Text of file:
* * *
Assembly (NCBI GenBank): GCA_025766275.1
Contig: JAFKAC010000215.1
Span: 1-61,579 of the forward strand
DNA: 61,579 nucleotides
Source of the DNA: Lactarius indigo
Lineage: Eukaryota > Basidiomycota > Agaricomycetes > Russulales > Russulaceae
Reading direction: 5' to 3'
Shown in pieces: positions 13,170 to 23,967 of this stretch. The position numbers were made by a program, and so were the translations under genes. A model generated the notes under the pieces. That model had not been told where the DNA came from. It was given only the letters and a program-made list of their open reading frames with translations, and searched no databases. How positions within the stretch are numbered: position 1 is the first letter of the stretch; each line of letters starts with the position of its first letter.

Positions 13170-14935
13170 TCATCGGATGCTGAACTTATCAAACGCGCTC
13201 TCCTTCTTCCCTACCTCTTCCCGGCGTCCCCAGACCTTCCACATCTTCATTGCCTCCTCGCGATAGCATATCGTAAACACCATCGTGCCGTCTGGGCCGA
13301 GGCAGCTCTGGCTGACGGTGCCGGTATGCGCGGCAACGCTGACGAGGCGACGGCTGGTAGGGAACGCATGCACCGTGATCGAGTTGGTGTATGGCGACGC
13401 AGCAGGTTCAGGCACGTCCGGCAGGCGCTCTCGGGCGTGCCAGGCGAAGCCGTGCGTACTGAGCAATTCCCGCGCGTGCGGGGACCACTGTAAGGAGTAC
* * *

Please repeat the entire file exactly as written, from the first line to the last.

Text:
Assembly (NCBI GenBank): GCA_025766275.1
Contig: JAFKAC010000215.1
Span: 1-61,579 of the forward strand
DNA: 61,579 nucleotides
Source of the DNA: Lactarius indigo
Lineage: Eukaryota > Basidiomycota > Agaricomycetes > Russulales > Russulaceae
Reading direction: 5' to 3'
Shown in pieces: positions 13,170 to 23,967 of this stretch. The position numbers were made by a program, and so were the translations under genes. A model generated the notes under the pieces. That model had not been told where the DNA came from. It was given only the letters and a program-made list of their open reading frames with translations, and searched no databases. How positions within the stretch are numbered: position 1 is the first letter of the stretch; each line of letters starts with the position of its first letter.

Positions 13170-14935
13170 TCATCGGATGCTGAACTTATCAAACGCGCTC
13201 TCCTTCTTCCCTACCTCTTCCCGGCGTCCCCAGACCTTCCACATCTTCATTGCCTCCTCGCGATAGCATATCGTAAACACCATCGTGCCGTCTGGGCCGA
13301 GGCAGCTCTGGCTGACGGTGCCGGTATGCGCGGCAACGCTGACGAGGCGACGGCTGGTAGGGAACGCATGCACCGTGATCGAGTTGGTGTATGGCGACGC
13401 AGCAGGTTCAGGCACGTCCGGCAGGCGCTCTCGGGCGTGCCAGGCGAAGCCGTGCGTACTGAGCAATTCCCGCGCGTGCGGGGACCACTGTAAGGAGTAC